British firm moves to end supply of execution drugs to US
Published on May 15, 2013 - 9:34:40 AM
May 15, 2013 - A UK pharmaceutical firm has announced that it is "putting in place concrete steps" to stop the use of its drugs in executions.
Hikma PLC, which is headquartered in London, made the announcement after it emerged that executioners at Arkansas Department of Corrections (DoC) had acquired drugs from the firm's subsidiary, West-Ward, which they intended to use to kill prisoners.
Arkansas had recently announced that it was moving to a new untested execution drug, called phenobarbital, after supplies of previously-used drugs were shut off.
Papers filed with courts in the US have pointed out that the untested nature of the new drug in this context may result in prisoners not necessarily being killed but instead left in a "vegetative state" or with "devastating injuries that will cause prolonged suffering."
In a statement released today, Hikma announced it was taking "concrete steps" to prevent "unintended uses" of its drugs:
"Phenobarbital is the world's most widely used anti-convulsant. Hikma strongly objects to the use of any of its products in capital punishment. The Company is putting in place concrete steps to restrict the supply of its products for unintended uses. It has ceased the direct sale of injectable phenobarbital to US departments of corrections and will work directly with its distribution partners to add restrictions for unintended use to its distribution contracts."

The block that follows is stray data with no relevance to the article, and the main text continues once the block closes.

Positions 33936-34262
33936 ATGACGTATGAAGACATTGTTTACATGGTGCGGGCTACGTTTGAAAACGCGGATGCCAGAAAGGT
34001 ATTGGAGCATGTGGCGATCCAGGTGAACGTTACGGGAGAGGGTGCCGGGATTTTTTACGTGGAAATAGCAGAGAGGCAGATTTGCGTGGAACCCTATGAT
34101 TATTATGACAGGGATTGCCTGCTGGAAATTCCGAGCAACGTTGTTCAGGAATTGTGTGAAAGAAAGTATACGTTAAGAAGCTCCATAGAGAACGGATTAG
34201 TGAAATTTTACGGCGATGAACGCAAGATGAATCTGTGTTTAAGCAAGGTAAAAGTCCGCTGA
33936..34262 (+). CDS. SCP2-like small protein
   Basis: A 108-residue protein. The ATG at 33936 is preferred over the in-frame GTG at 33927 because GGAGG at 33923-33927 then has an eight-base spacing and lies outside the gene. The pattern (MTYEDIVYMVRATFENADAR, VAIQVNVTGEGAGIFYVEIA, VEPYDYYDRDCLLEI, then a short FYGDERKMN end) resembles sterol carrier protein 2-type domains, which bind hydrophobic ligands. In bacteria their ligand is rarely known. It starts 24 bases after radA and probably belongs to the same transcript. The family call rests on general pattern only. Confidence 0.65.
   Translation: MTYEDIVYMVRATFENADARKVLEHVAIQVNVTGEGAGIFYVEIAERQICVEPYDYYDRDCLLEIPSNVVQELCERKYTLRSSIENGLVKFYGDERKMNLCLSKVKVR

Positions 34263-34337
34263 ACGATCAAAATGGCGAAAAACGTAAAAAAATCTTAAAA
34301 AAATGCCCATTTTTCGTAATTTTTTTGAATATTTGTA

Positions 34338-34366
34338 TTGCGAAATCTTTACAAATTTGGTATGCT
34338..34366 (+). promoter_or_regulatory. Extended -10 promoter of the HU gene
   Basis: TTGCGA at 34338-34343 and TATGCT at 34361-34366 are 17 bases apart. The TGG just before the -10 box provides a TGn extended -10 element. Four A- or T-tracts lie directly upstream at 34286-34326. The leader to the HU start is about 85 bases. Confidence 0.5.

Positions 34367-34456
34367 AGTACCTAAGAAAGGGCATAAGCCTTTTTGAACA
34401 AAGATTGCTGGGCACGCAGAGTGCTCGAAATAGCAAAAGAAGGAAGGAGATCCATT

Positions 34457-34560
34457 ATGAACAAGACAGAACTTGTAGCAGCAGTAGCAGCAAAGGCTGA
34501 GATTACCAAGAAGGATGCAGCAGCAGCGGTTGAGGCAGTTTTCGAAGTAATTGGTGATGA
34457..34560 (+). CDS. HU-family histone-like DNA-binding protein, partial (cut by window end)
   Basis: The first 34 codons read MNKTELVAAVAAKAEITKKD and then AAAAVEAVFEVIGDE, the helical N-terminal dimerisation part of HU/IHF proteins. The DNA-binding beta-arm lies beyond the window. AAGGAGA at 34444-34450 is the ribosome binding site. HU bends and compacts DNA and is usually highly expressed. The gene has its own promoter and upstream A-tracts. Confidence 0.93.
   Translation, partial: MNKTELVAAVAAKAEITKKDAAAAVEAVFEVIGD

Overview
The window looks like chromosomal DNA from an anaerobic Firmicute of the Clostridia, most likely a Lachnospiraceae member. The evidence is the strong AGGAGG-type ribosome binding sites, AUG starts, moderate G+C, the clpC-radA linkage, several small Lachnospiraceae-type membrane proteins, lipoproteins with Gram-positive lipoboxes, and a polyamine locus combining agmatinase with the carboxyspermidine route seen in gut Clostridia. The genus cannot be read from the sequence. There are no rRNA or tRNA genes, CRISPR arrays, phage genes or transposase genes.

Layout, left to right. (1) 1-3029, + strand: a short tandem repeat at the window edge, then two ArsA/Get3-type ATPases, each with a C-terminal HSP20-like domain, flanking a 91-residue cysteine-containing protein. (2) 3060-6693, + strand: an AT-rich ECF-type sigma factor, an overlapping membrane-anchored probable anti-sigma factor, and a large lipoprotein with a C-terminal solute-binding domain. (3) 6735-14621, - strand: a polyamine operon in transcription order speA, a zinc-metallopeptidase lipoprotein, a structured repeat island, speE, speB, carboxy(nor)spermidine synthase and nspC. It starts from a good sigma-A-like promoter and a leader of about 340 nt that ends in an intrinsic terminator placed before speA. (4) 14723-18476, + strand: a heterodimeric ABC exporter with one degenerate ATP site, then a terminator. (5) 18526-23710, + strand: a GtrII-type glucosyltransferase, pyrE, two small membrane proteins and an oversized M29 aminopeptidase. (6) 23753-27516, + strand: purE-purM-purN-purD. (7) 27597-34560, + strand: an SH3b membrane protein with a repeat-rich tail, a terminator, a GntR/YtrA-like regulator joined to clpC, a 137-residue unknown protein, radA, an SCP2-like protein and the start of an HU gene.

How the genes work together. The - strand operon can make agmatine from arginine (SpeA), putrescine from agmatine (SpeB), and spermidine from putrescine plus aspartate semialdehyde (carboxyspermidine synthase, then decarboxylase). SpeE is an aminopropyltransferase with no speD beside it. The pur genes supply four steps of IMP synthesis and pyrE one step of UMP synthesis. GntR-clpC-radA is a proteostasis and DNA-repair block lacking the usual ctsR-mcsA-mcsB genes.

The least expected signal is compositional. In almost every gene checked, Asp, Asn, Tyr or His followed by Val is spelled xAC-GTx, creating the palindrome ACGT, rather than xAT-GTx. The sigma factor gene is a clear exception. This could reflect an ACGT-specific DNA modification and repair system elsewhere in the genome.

Maya Foa, Deputy Director of the Death Penalty team at Reprieve, said: "We are very pleased to hear that Hikma are actively working to prevent their drugs being used in executions. Their action, like that of many other companies before them, demonstrates that the pharmaceutical industry is not willing to see its drugs used to kill prisoners. Medicines are made to save and improve lives, not end them in executions. Departments of Correction in the US must take heed of this message."
Hikma's statement can be found on their website.
Papers filed with the Arkansas Circuit Court warn about the potential impact of using phenobarbital in executions in the manner proposed by Arkansas DoC – see especially pars 51-3.
Reprieve, a legal action charity, uses the law to enforce the human rights of prisoners, from death row to Guantánamo Bay. Reprieve investigates, litigates and educates, working on the frontline, to provide legal support to prisoners unable to pay for it themselves. Reprieve promotes the rule of law around the world, securing each person's right to a fair trial and saving lives. Clive Stafford Smith is the founder of Reprieve and has spent 25 years working on behalf of people facing the death penalty in the USA.
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